- In a narrow sense, it would be the covenant made with Israel in the Sinai desert that promised judgment for unbelief.
- In a broad and ultimate sense, the messenger would be sealing the covenant God made with Abraham that promised vindication to God’s chosen people and a blessing to all the nations of the earth.
This presents a rhetorical question as no one can endure His coming. The tense in the original Hebrew is a future tense, “who will endure…?”
The twin statement about refining and washing (cleansing lye) illustrates of a constant reminder found in the Old Testament of the separation between sinful man and an infinitely holy God. Thus, physical washing became linked to the need for cleansing a sinful soul.
- Exodus 19:10 And the LORD told Moses, “Go to the people and consecrate them today and tomorrow, They must wash their clothes.
- Psalm 51:2 Wash away my guilt and cleanse me from my sin.
- Isaiah 1:16 Wash yourselves. Cleanse yourselves. Remove your evil deeds from My sight. Stop doing evil.
- Jeremiah 2:22 Even though you wash with lye and use a great amount of soap, the stain of your sin is still in front of Me. This is the Lord GOD’s declaration.
However, cleansing can only be received through the sacrifice of Jesus.
- 1 Corinthians 6:11 And some of you used to be like this. But you were washed, you were sanctified, you were justified in the name of the Lord Jesus Christ and by the Spirit of our God.
- Titus 3:5 He saved us – not by works of righteousness that we had done, but according to His mercy – through the washing of regeneration and renewal by the Holy Spirit.
- Revelation 7:14 I said to Him, “Sir, you know.” Then he told me: These are the ones coming out of the great tribulation. They washed their robes and made them white in the blood of the Lamb.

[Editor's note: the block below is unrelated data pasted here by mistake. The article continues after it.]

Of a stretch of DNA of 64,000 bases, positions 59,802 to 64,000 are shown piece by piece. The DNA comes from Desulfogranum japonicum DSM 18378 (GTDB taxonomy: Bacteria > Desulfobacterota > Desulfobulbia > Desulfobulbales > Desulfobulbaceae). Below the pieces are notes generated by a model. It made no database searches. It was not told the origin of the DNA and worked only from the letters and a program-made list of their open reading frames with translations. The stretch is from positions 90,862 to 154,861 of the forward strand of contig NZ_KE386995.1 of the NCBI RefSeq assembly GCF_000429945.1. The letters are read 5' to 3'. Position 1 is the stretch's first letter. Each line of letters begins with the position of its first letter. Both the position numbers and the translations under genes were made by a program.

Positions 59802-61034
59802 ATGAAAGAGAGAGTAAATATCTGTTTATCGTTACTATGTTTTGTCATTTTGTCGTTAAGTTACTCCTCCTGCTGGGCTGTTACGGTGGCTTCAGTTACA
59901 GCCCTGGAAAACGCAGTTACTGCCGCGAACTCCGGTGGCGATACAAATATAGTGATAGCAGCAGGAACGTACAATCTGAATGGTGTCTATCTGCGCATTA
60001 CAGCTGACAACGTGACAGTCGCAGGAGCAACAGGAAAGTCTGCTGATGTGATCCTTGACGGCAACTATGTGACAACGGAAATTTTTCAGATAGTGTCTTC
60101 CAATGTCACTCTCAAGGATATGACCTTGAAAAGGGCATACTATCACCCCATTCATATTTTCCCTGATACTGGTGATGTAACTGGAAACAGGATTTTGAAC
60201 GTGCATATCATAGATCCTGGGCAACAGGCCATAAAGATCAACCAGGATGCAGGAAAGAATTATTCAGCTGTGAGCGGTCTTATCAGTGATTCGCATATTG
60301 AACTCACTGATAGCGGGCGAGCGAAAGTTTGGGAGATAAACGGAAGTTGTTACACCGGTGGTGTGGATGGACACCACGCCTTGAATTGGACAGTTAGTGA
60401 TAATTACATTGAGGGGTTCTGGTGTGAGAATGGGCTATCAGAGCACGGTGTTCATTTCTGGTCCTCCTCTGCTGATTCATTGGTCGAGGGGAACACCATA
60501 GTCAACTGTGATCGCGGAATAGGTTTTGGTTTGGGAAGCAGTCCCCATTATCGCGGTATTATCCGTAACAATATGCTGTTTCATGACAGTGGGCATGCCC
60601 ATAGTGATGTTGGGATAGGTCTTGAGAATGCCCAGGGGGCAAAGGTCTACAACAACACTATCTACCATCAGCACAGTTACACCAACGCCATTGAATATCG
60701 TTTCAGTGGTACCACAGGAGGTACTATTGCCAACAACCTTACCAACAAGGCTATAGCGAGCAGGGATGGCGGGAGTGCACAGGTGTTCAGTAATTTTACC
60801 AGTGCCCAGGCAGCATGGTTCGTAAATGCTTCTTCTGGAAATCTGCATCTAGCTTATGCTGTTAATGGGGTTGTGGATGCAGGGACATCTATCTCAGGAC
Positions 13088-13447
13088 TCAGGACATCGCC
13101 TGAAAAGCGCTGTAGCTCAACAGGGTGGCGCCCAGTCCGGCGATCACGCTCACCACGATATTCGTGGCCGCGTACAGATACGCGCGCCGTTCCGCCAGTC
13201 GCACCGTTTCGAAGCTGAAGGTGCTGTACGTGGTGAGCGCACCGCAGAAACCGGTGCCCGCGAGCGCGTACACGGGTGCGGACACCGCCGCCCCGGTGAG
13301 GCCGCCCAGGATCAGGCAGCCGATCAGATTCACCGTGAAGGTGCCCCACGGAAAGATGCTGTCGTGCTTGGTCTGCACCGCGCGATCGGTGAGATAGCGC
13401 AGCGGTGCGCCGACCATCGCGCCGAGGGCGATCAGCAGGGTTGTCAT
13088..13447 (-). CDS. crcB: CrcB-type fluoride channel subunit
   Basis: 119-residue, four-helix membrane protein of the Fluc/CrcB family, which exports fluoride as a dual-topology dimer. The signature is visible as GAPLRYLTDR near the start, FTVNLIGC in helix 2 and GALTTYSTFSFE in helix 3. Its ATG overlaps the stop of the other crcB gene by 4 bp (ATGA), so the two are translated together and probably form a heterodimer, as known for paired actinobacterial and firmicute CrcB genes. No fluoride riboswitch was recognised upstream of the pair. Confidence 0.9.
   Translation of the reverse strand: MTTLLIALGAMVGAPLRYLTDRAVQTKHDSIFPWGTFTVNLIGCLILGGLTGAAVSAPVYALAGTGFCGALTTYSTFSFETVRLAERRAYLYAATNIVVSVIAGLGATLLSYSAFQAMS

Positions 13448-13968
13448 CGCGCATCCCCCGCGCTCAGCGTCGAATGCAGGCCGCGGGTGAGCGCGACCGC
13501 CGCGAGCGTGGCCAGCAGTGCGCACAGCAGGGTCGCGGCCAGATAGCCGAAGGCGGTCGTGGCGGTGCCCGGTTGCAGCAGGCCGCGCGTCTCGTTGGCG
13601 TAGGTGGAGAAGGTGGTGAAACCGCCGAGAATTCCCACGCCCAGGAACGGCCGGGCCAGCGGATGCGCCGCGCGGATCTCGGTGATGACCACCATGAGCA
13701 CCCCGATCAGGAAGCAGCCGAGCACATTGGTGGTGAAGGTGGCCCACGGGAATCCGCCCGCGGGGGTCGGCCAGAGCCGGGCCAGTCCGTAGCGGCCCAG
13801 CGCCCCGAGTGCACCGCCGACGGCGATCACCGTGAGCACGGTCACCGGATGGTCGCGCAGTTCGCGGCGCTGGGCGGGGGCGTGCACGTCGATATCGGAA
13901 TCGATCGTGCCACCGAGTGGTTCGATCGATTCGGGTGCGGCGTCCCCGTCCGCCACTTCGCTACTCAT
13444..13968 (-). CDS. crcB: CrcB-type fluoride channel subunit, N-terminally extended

Now we see an illustration of God as a metalworker creating a masterpiece. In contrast to the previous verse where God was depicted as fire, and the process is unpleasant, here He is depicted as an artisan who will remove all of the dross, leaving only the finest components behind. This refining will lead to a priesthood that is focused and obedient to God. Thus, throughout Scripture, we read about God “refining” people with the ultimate goal being cleansing and purification for holy work.
A second point to this verse is that the cleansing when the Lord comes must begin with the temple and the priesthood. For us today, that cleansing must begin in the church and with all of Jesus’ followers (we are all priests), but especially with those in leadership positions within the church.
This verse describes the result of the third prediction, contained in verse three. Since the verse contains the phrase “Judah and Jerusalem,” it should be understood that the cleansing that took place in verse three extends beyond just the official priests.
In contrast to the beginning of this passage, where God was “wearied” by their disobedience, those who have been refined and cleansed now bring offerings that please God.
This verse is the last prediction contained in this passage. After the purification identified in verse three, God will exercise judgment against the wicked. There are six sins listed in this verse.
- Sorcery: Attempting to control the physical and spiritual world through incantations, charms, and rituals. These practices were why the Canaanites were under God’s judgment.